What is secondhand smoke?

Secondhand smoke is the smoke breathed out/exhaled by a smoker, as well as the smoke from the burning tip of a cigarette. Cigarette smoke contains over 4,000 chemicals which includes poisonous gases - 50 of these are known to cause cancer.

More than 80% of secondhand smoke is invisible and odourless, and can linger in the home for hours. So no matter how careful you are with where you smoke, those around you can still breathe in harmful poisons.

Why not try our short smokefree homes quiz? Test your knowledge and see what you know about secondhand smoke and how to make a home smokefree.

Effects of secondhand smoke

Did you know a non-smoker who is exposed to secondhand smoke is more likely to have a stroke, heart attack or lung cancer? So when someone smokes, everyone is put at risk, especially children and pets.

Babies and children

Babies and children are particularly vulnerable to the effects of secondhand smoke because their bodies are still developing and they cannot get away from the exposure. As a result they are more at risk of developing bronchitis, asthma, ear infections, and are also more at risk of sudden infant death syndrome (cot death). Children living with smokers are also three times more likely to smoke than children living in a non-smoking home.

Pets

Just like people, pets can have a strong reaction to the smoke and can develop respiratory infections, lung inflammation, asthma and can also increase pets risk of cancer and other illnesses. Not only do pets inhale the toxic air, they also absorb dangerous chemicals when they groom themselves because of the toxins from tobacco smoke in their fur.

Making your home and car smokefree

Did you know by opening windows and having non-smoking rooms do not protect people from secondhand smoke. Even once a cigarette has been put out, smoke clings to fabrics like clothes, curtains and furniture.

The only way to completely protect others from the harms of secondhand smoke is to make your home and car completely smokefree.

Here are some ways to help make your home smokefree:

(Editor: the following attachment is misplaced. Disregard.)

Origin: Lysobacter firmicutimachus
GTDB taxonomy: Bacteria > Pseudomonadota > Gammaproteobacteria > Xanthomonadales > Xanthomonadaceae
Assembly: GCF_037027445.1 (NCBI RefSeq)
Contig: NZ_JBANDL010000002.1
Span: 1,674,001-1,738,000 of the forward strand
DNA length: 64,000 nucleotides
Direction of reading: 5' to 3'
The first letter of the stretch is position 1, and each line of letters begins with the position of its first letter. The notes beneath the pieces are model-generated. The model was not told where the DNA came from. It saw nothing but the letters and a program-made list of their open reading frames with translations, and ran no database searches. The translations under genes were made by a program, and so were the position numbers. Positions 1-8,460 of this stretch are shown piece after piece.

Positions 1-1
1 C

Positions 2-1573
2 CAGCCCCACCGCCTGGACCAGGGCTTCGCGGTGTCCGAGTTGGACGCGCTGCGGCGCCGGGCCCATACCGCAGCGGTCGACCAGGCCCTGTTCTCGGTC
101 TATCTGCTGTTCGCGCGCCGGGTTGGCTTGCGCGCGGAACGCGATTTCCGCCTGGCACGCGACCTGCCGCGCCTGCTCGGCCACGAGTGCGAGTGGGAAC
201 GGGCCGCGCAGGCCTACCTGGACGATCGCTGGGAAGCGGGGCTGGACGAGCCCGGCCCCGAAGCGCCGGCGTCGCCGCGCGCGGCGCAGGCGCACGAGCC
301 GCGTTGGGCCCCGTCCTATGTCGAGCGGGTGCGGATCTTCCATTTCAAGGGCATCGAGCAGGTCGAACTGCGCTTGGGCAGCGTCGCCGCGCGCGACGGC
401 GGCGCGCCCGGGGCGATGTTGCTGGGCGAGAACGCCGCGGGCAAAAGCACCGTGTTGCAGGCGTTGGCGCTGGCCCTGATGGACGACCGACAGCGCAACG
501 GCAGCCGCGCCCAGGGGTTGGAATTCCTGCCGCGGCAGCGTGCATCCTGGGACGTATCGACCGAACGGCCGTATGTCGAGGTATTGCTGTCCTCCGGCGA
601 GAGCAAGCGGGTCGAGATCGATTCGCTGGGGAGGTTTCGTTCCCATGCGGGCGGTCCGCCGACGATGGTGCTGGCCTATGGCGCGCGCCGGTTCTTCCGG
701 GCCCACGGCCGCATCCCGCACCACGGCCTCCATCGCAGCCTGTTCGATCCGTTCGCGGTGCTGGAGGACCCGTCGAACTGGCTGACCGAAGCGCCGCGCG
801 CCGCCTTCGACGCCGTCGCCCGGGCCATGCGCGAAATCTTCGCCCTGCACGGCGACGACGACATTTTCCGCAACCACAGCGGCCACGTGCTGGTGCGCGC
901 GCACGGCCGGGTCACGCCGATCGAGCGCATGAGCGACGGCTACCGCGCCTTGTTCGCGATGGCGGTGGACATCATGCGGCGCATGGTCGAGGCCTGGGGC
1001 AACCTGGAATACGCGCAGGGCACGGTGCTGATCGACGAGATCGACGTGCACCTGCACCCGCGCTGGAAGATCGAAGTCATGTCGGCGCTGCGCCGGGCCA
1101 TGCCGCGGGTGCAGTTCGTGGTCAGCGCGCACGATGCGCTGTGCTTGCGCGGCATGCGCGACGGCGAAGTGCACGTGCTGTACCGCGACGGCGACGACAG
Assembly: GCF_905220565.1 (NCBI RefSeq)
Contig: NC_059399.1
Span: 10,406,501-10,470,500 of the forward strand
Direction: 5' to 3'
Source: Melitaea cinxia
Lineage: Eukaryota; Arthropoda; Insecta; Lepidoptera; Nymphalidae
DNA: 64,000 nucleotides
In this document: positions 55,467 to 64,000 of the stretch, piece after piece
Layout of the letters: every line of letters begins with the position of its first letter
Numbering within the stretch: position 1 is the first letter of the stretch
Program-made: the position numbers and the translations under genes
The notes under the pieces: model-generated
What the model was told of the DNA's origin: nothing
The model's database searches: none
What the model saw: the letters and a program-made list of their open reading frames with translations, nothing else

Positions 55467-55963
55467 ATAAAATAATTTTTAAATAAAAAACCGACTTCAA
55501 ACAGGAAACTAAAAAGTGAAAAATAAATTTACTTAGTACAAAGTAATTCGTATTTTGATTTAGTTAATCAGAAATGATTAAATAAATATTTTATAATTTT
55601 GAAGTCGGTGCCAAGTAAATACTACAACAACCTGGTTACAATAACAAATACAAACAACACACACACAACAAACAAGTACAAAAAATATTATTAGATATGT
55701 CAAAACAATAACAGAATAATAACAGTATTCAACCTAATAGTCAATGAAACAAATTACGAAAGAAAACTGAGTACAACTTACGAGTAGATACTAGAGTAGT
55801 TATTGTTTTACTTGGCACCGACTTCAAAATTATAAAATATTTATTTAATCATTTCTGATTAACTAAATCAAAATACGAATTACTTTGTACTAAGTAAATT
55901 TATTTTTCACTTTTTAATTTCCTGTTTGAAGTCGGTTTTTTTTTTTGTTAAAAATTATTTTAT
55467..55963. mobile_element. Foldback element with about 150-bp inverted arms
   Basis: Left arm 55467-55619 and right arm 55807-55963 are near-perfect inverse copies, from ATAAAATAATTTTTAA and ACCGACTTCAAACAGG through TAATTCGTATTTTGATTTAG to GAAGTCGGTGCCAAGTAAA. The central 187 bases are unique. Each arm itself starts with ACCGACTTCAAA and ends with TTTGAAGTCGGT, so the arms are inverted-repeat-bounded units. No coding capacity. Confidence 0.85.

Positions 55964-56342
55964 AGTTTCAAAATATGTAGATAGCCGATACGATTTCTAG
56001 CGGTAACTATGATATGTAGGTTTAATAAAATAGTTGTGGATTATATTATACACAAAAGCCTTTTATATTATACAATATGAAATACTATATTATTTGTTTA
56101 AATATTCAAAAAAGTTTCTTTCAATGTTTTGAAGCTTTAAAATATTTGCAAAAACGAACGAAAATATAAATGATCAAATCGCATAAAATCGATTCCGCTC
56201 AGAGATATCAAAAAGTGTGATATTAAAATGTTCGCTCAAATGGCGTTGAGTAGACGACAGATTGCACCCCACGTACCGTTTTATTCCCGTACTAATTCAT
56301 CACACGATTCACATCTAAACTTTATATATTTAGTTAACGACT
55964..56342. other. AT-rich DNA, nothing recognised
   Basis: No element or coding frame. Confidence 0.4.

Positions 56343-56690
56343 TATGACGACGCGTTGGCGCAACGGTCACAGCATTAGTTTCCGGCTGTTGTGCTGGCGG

• Smoke outside and well away from the back door - windows and doors should be closed, so that smoke cannot waft back in.
  • Remove ashtrays, matches and lighters from the home.
  • Ask visitors not to smoke.
  • Set up a smoking area outside.
  • Leave an umbrella/coat by the back door.
  • Put signs up to remind you and others not to smoke.
    *Wash and vacuum floors and upholstery.

Since October 2015, it has been illegal to smoke in the car with a child under 18. Here are a few ways you can make your car smokefree:

  • Plan car journeys and allow regular stops for smoking breaks outside the car.
  • Keep several packs of sugar-free gum in the glove compartment

You could change your habits by replacing smoking with nicotine replacement therapy (NRT) which comes in a variety of forms such as; gums, patches nasal inhalers and lozenges. Talk with your doctor about NRT to help control any cravings.

Benefits of making your home and car smokefree

Making your home and car smokefree can bring many benefits which includes:

  • No more ashtrays and lighters cluttering up the house.
  • Enjoy a cleaner and brighter home.
  • Reduce the risk of house fires - more people die in fires caused by smokers' materials than any other cause.
  • Save money - many smokers are likely to cut down or stop smoking if they have to smoke outside.
  • Food is likely to taste and smell better.

Support to stop smoking

Quit 51, the stop smoking service in Surrey offers free supportive, non-judgemental help and advice to help you on your smokefree journey. Quit 51 can offer one to one or group support, including NRT and medication.

With this kind of support you are four times more likely to succeed at quitting than going it alone.

Visit the Quit51 website
Tel: 0800 622 696 or text 'smokefree' to 66777
Email: contact.quit51@nhs.net